Rising home prices and student debt are making it harder for young people to buy homes. But if you want to beat increasing costs in popular areas like California and the Pacific-Northwest, check out Texas.
Home prices across the U.S. reached an all-time high this summer, with the median house price topping out at $267,000, making it more difficult for millennials in 2018 to buy houses than it was for their parents three decades ago, when the median home value was just $79,400.
To put a 20% down payment on a median-priced home today, home buyers need to save for an average 7.2 years, compared to just 5.7 years in 1988, according to a new study by Zillow. The real estate site compared national median home values to median incomes, and assumed home buyers saved 10% of their salary each year, to figure out how much more time Millennials need to save relative to their parents.
Despite skyrocketing housing costs overall, there are regional bright spots, with some of the best news for Millennials being in the Lone Star state. (That should be no secret to Money readers — we picked Frisco, Texas, as the No.1 best place to live this year, a city that exemplifies why Texas is a great state to buy a home.)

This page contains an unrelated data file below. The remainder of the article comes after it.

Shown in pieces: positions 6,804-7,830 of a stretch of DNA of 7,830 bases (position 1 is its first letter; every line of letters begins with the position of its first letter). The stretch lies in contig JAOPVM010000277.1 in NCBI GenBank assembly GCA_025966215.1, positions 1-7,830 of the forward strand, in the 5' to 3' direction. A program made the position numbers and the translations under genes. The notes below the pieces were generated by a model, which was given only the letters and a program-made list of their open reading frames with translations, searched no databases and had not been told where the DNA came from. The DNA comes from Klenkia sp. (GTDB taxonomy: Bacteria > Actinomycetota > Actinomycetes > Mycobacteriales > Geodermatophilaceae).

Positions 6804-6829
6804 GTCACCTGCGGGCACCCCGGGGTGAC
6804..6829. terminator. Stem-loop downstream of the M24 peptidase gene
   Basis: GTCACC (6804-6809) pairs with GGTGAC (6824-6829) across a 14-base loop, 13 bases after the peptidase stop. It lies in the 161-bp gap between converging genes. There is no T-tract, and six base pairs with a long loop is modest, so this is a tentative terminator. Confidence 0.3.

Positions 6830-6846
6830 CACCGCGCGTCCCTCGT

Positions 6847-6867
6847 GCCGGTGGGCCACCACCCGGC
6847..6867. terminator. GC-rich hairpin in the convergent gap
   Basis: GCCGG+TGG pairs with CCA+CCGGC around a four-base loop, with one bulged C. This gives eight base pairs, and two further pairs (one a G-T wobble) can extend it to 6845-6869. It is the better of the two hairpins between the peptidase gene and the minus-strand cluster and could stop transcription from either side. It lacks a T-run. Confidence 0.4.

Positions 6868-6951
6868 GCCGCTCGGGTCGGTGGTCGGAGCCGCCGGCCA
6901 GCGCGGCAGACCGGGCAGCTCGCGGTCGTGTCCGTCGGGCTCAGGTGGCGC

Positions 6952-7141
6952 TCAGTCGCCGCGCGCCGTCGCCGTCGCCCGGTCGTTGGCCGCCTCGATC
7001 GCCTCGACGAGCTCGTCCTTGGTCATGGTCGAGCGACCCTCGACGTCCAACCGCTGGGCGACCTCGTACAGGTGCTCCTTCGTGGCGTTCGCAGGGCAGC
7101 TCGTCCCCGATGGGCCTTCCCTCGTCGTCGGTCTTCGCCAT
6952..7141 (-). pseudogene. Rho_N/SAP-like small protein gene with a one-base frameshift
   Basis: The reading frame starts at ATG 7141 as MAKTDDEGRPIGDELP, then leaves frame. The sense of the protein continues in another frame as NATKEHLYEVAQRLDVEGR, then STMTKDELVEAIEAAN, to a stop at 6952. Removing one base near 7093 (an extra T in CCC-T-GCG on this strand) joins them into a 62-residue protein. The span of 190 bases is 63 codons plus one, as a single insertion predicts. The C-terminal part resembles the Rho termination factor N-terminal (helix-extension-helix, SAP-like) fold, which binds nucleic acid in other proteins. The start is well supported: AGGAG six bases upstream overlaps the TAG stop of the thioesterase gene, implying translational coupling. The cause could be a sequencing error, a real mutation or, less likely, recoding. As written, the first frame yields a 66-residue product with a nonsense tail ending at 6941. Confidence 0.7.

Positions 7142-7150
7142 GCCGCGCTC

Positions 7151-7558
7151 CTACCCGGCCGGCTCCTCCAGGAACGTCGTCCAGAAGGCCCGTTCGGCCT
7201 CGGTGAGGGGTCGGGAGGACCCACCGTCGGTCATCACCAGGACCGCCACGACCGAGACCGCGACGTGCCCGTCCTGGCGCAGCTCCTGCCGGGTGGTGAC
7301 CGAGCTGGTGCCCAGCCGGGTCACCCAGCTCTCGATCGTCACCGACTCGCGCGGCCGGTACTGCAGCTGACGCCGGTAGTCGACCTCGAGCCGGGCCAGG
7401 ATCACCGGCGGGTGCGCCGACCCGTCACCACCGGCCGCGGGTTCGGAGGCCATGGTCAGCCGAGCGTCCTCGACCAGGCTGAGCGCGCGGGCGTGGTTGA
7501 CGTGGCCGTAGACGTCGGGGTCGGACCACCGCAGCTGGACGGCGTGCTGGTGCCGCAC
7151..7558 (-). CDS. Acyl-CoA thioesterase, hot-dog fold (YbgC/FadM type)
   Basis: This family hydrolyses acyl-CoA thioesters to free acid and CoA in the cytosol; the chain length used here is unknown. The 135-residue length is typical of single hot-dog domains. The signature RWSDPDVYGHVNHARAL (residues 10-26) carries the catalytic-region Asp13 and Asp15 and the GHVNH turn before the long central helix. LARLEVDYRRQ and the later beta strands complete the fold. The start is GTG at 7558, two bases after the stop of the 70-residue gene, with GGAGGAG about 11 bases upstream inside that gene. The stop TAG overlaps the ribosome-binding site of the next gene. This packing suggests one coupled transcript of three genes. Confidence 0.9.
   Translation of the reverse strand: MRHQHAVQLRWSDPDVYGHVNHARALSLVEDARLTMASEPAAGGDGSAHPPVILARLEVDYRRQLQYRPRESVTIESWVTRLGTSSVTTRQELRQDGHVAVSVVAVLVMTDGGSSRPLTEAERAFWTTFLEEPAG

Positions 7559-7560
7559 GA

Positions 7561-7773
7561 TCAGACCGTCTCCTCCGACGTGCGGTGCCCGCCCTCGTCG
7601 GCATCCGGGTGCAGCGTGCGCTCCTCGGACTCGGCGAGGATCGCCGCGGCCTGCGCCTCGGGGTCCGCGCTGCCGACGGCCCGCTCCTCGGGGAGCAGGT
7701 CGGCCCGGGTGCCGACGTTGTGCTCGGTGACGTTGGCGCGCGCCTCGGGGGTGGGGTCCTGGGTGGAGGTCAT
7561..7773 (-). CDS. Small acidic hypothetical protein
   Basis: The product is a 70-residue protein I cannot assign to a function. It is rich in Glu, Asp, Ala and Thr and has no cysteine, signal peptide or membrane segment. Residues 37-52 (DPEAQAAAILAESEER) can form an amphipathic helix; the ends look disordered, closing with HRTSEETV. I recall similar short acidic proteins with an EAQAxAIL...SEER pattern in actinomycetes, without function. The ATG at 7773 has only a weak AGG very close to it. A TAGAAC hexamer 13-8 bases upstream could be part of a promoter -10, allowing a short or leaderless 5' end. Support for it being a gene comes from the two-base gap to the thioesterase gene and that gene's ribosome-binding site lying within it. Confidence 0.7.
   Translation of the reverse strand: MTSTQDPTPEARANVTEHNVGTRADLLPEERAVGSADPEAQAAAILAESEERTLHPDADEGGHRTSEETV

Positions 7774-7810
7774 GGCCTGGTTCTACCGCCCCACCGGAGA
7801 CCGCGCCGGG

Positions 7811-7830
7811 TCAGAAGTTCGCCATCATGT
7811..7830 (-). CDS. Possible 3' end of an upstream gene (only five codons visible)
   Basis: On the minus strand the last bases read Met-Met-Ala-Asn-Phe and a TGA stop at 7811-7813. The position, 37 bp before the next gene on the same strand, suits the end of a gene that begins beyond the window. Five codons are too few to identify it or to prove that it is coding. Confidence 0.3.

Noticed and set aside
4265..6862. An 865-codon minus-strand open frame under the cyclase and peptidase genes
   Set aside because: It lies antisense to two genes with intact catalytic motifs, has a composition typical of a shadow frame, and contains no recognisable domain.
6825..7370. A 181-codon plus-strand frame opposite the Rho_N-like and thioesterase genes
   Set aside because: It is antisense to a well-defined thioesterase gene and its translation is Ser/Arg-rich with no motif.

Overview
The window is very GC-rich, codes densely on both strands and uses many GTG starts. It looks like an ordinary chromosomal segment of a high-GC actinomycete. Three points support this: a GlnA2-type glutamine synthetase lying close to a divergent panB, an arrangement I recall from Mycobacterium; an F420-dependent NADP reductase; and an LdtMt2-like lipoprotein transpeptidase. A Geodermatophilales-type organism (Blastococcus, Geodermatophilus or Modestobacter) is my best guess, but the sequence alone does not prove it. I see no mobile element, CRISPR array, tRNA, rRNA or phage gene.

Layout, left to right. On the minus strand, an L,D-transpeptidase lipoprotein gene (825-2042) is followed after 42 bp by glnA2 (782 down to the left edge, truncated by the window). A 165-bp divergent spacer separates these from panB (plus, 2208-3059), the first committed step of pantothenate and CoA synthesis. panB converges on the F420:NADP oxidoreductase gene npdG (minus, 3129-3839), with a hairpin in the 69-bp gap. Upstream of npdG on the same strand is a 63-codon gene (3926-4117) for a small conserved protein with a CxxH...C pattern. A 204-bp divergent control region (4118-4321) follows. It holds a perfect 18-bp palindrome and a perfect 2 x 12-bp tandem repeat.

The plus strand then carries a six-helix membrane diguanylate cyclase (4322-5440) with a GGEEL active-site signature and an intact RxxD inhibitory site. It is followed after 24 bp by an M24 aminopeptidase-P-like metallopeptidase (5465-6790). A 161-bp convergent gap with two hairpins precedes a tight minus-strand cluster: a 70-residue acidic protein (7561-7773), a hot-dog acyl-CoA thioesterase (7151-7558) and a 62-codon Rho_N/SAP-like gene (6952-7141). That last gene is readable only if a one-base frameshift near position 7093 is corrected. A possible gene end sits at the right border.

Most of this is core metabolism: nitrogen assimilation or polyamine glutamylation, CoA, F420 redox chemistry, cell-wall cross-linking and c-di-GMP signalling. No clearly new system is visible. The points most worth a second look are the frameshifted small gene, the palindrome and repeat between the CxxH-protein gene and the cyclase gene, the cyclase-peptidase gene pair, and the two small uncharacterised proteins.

Nationally, the easiest place for Millennials to save for a home, relative to their parents 30 years ago, is Austin, where it actually takes two years less to save for a 20% down payment now, according to Zillow.
San Antonio came in second, where it takes five fewer months to save enough for a home in 2018 versus 1988, and the Dallas-Fort Worth area was third, where home buyers need two months less time to save up.
If you're not a fan of Texas, however, you do have other options like Indianapolis, where it takes six months. Another solid option for young buyers is Ohio. In Cincinnati, down payments only take three extra months to save up for, and just four months in Cleveland.
On the other end of the spectrum, Millennials now struggle the most in California, where in some places it takes a decade or more to save for a home than it did in 1988. San Jose, Calif., where the rise of the tech industry has caused home values to skyrocket, came out at the top of list, with the study estimating it now takes 13.3 years longer to save. Los Angeles was second, where it takes 9.5 years longer, and in San Francisco and San Diego it now takes 8.5 and 7.3 years, respectively.
The Pacific-Northwest is challenging now, too, with around six additional years needed to save up 20% to buy a home.